Lawyer Wakem takes away the mill on the river Floss from Edward Tulliver, whose ancestors owned it for 300 years, and becomes the worst enemy of Tulliver's family. When Edward's daughter, ... See full summary »
Lawyer Wakem takes away the mill on the river Floss from Edward Tulliver, whose ancestors owned it for 300 years, and becomes the worst enemy of Tulliver's family. When Edward's daughter, Maggie, grows up, she falls in love with Wakem's son Philip, but her brother Tom, true to the memory of their father, forbids her to meet him again. When she visits her cousin, Lucy Deane, Lucy's fiance Stephen Guest falls in love with Maggie at first sight, further complicating matters. Written by
I am not familiar with George Elliot's strange novel 'The Mill on the Floss' but having seen this mournful adaptation I think it is time to learn more. What I found most interesting about this little film is in the similarities it bears to Jane Austen's 'Persuasion', another 19th century love story but with quite a different outcome.
Elliot was born in 1819, 2 years after Austen's masterpiece was published. I think it is safe to assume Elliot was very familiar with her compatriot's novels, probably having read them as a young girl. The characters in Elliot's story are not very much different in their social behavior and speech than were Austen's 43 years before. Mid-Victorian England was slow to shed the Georgian habits, though Elliot's people are more open and expressive of their emotions and inner turmoil. But the same sense of honor and "conscience" rules the behavior of both Elliot's and Austen's heroines.
Maggie Tulliver (Elliot) and Anne Elliot (Austen) have much in common. They are both highly intelligent, sensitive and loving women, under the yoke of the men in their lives. They both make terrible sacrifices for the men in their families. Both of them have fathers who are implacable, though highly different in their natures; Anne Elliot's being a useless fop and Maggie Tulliver's a bull-headed, good-hearted man. Both men are at the mercy of their prides.
But this is where the two stories diverge. Elliot's love story veers down the road to tragedy with the introduction of Stephen Guest, a man engaged to Maggie's cousin and subsequently falls hopelessly in love with Maggie. Anne Elliot, in Austen's story, is also besieged by a second man but he turns out to be a cad and she is aided by a deux-ex- machine in the person of her old school friend, Mrs Smith, who sets her wise to the duplicity of her Cousin, another Elliot, who is machinating to marry Anne for her money.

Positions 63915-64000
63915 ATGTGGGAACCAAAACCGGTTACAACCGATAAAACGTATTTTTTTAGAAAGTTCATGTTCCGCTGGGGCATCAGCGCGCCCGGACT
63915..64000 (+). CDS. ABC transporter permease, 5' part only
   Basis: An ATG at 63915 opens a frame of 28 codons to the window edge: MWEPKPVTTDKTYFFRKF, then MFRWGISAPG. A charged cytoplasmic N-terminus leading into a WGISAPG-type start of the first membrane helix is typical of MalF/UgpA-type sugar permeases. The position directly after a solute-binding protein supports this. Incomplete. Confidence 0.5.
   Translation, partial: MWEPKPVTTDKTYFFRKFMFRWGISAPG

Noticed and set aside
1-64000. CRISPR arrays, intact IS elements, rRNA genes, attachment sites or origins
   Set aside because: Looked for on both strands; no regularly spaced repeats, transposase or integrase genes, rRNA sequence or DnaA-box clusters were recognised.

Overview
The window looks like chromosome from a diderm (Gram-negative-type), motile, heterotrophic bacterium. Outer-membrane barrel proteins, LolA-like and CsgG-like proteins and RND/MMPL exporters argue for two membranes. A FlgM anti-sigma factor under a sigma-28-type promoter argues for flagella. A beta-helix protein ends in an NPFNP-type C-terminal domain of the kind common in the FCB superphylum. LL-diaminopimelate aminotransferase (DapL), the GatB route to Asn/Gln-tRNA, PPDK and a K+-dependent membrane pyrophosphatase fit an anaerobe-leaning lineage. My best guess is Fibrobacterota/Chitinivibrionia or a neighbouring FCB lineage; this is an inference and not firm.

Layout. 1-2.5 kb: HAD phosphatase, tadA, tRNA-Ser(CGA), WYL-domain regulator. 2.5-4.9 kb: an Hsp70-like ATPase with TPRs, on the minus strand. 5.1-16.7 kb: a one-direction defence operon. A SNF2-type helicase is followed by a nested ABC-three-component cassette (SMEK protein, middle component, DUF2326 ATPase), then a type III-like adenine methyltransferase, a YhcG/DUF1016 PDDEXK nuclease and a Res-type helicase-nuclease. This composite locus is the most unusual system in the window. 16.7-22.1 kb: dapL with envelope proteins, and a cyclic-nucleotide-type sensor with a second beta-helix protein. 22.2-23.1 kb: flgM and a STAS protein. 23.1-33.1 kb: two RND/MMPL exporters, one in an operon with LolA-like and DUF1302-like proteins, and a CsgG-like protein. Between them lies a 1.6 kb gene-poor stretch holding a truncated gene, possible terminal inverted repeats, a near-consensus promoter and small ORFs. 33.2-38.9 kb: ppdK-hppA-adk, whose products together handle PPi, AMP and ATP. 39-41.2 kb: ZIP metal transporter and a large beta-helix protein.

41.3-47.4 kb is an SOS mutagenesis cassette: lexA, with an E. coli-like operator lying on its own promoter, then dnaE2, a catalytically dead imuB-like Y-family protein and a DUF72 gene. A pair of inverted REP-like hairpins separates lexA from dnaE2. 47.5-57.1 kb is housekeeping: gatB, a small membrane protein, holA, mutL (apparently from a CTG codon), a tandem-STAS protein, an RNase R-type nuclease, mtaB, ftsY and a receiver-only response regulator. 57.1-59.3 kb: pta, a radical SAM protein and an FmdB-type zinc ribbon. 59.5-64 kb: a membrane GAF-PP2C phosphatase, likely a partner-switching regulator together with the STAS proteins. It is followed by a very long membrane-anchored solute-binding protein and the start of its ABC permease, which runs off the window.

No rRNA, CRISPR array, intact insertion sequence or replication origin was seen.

Maggie has no such luck in George Elliot's world. Perhaps this is indicative of the looming tragedy engendered by the growing complexity of human life during the industrial revolution, a shift in culture that brought tragedy to many people, especially in the rural parts of England, driving them from their agrarian lives they'd lived for centuries into the cities to be slaves for the new world of steam and iron. Sensitive souls often did not survive this transition and Maggie Tulliver and her brother, who tries to adapt, fall prey to the growing pressures of "keeping up."
'The Mill on the Floss' seems a natural extension of 'Persuasion' and would make a very nice double bill at home on some cold, winter's night. I can't help but wonder if Mary Ann Evans changed her name to George Elliot out of homage to Jane Austen.
Films of great literature inevitably have to omit a great deal, unless the BBC takes it on and does a multi-evening production, as they did with some of Dickens' novels, to great effect, notably 'Bleak House'.
But this adaption of 'The Mill on the Floss' was limited to 2 hours or so and cuts must obviously have been made. I haven't read the book but there seemed to be points in the film that left me thinking that I'd just jumped over a hole in the ground and I was viewing a cinematic Cliff Notes version of Elliot's mind-numbing tragedy.
Having said all that, I enjoyed this film. Mostly I think I liked it because I love Emily Watson. She is a super-charged Maggie Tulliver and carries the weight of her fateful tragedy with a steadfast resolve. Watson has a deep reservoire of feelings and brain- power from which to draw for her characters. Maggie Tolliver was an early part for her in her ever-burgeoning brilliant career. Already at this early stage she shows exceptional talent. And she's very beautiful into the bargain.
The supporting cast is excellent, especially Cheryl Campbell and Bernard Hill as her parents.
The photography is beautiful and the settings totally convincing. There is nothing precious about this 19th century classic and this allows the story to speak to modern viewers without seeming to be set in aspic.
Maggie's struggle with her conscience and love are heart-wrenching and her fate seems particularly horrible, with salvation seeming to be so close at hand.
If you are an admirer of Emily Watson I highly recommend this film, otherwise I'm not so sure that the slow pace and meditative atmosphere of Maggie's dilemma will hold the attention of those that are not interested in 19th century England. But I'd encourge anyone who is curious to seek this version of 'The Mill on the Floss' out. If you loved Roger Michell's recent version of 'Persuasion' I think you will like this film very much.
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